Sunday, March 02, 2008

Sins in the flesh

Envy And Other Sins/Johnny Foreigner/Kyte, Leicester Firebug, 1st March 2008

With Glastonbury rumour season in full swing and the mid-ranking festivals ekeing out their first announcements, to coincide with the release this week of the first bands on the bill of this August's Summer Sundae festival - Supergrass, The Coral, Simian Mobile Disco, Roisin Murphy, Lightspeed Champion and Jeffrey Lewis to name a few - the organisers put on A Taste Of Summer Sundae, a small gig after the fashion of last August's warm-up party featuring four bands set to play the new music Rising stage (well, three, with electroFoals-ish Tired Irie unfortunately pulling out due to the singer losing his voice), a way equally of raising interest in the lower reaches of the festival and boosting an often overlooked local live scene.

With one of the two local bands pulling out, Kyte are the representatives of a scene that is having one of its periodical slight raises in profile, with the Displacements and The Screening signed up for the post-Fratellis kids at one end and at the other the post-postrock 'sonic cathedral' likes of Her Name Is Calla, who supported iLiKETRAiNS towards the end of last year, and that band's next tour support, this youthsome five-piece who earned an 8/10 from the NME for their recent mini-album. They've had a single remixed by Maps, but where James Chapman comes on as reconfigured shoegaze Kyte, who we saw back at the end of 2006 third on a Charlotte bill utilising post-rock guitar delay to its fullest, are developing into their own skins. While not a slow-moving band, they start off near Slowdive and take in the landscapes of Jeniferever and Mew at their most stratospheric, maybe even the glacial textures of Sigur Ros. There's not much in the way of quiet-loud dynamics, though, just an atmospheric reach that wouldn't seem out of place the next time an natural world programming editor is looking for a coruscating background to a particularly breathtaking vista. If it makes this impression in a city centre bar at half eight on a Saturday night, given time and space to build further on their ideas they could develop into something epic.

Which, in an entirely different sense, already describes Johnny Foreigner. Held up by singer/guitarist Alexei's amp breaking down they may be, but within seconds of starting they've staked their claim to be the most exciting and energetic new band in Britain. There's a huge amount of underground interest surrounding the Digbeth trio following their mini-album of last October Arcs Across The City, and with every good reason. That record, inspired by the wilder end of post-punk, the early 90s US underground variously inhabited by Pavement, Q And Not U and Guided By Voices and the single-mindedness of a Sonic Youth yet retaining an invention and lightness of touch outside any idea of selling to Jo Whiley listeners that didn't make them seem out of place recent touring partners of Los Campesinos!, was good enough, but it's live where everything coalesces and explodes into a black hole of serrated edge ADD dance-punk. The opening one-two, as on that record, of Champagne Girls I Have Known and The End And Everything After, showcases their strengths, Alexei declamatory of vocal and ferocious of guitar whether indulging in die-cut, sixpence turning hyperactive stop-start riffage or (just about) more controlled unpretty patterns, while bassist Kelly is Kim Deal-imperious even when the pair are trading sung-screamed vocals and crossthreaded lines. Behind them drummer Junior somehow both pins the whole thing down and drives it on at warp speed, unless he's playing keyboard or setting off a loop. When not admitting they're attempting the "comedy rock band" banter stylings of the Young Knives, who they're about to spend what might well be a long month on tour with, three tracks from that album get played along with three new songs from forthcoming debut proper Waited Up Til It Was Light, which promise much the same grand scheme of iForward Russia! meeting the Dismemberment Plan uptown to wreak havoc on lesser water treaders, plus an assured cover of Pavement's Grounded apparently because "we don't have many slower songs". As closer Yr All Just Jealous weaves from melancholic mid-section to to colossal almost literal breakdown via a quote from dEUS' Hotel Lounge, it's apparent Johnny Foreigner have not only blown away everyone else on the bill but probably also whoever was playing at the Charlotte 300 yards or so away.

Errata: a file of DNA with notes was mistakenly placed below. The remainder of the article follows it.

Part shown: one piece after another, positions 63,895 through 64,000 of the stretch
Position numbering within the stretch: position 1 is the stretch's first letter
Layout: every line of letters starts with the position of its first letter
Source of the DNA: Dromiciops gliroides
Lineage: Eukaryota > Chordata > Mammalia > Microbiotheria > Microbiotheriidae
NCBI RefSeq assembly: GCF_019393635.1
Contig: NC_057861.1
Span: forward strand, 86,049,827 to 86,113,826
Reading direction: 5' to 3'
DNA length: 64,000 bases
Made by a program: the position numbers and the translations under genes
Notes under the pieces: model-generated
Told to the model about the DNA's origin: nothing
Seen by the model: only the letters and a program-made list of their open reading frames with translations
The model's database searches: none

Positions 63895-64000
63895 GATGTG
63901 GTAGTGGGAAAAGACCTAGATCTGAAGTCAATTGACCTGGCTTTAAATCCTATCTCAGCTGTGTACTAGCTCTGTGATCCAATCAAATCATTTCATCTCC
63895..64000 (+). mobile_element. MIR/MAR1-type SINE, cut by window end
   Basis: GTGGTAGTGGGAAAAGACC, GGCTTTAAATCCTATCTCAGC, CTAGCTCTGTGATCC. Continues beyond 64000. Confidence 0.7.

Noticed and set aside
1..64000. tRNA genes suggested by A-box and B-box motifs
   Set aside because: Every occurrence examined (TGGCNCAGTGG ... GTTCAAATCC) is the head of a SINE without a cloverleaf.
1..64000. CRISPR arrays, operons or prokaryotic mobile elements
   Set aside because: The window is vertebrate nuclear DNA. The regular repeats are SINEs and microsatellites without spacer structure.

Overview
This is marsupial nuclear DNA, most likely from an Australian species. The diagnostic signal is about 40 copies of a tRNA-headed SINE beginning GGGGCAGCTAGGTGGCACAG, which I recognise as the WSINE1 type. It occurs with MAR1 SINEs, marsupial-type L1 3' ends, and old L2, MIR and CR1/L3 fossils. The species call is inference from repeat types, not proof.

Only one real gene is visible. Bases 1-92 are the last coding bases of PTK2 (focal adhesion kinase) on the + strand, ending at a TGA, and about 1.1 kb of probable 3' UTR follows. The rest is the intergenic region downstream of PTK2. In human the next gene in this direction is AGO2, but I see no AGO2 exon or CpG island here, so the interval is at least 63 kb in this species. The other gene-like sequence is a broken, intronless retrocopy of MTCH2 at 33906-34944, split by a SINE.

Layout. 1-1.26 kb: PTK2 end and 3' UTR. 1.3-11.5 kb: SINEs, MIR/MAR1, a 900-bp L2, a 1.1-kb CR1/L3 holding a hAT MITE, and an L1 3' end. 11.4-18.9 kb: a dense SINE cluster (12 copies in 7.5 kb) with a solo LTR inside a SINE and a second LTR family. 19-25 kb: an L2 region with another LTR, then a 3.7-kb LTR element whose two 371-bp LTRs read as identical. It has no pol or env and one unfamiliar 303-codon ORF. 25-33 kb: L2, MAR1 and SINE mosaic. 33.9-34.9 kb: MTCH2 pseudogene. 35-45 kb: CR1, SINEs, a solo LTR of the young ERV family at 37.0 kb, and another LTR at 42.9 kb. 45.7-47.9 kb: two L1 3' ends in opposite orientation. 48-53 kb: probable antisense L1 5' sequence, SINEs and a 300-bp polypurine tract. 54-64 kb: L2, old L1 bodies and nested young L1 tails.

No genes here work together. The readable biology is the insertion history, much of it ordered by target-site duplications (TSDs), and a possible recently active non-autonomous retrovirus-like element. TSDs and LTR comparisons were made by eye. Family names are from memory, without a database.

Which is a problem if you're in fellow Birmingham emigres Envy And Other Sins and you're headlining to an already sceptical clientele who only know of you from your major label earning victory in T4's Mobile Act Unsigned. In truth, they were far from the worst band in that beleaguring show's final stages and have been around for a lot longer than that standing would imply, their name being bandied about as ones to watch a couple of years ago thanks to support tours with Mew and British Sea Power. They were eccentrics then - Dickensian dress code, claims to have invented a new sport - and while there's still facial hair, waistcoats and cravats to go and a lampshade by the PA any audial incongruities have been smoothed out. Which is not to say they're terrible - they're kind of a Hoosiers gone right, with a similar ELO influence undeniable but also channelling a strain of British songwriting through the Kinks and Parklife to a more agreeably melodic end. While not as actively offensive as cause and effect might have led the casual observer to expect, though, they stood no chance on the night after what had gone before.


Blogger Ben said...

Johnny Foreigner sound very good indeed - should have known to trust and value the opinion of the scamps in Los Campesinos!...

1:57 am  

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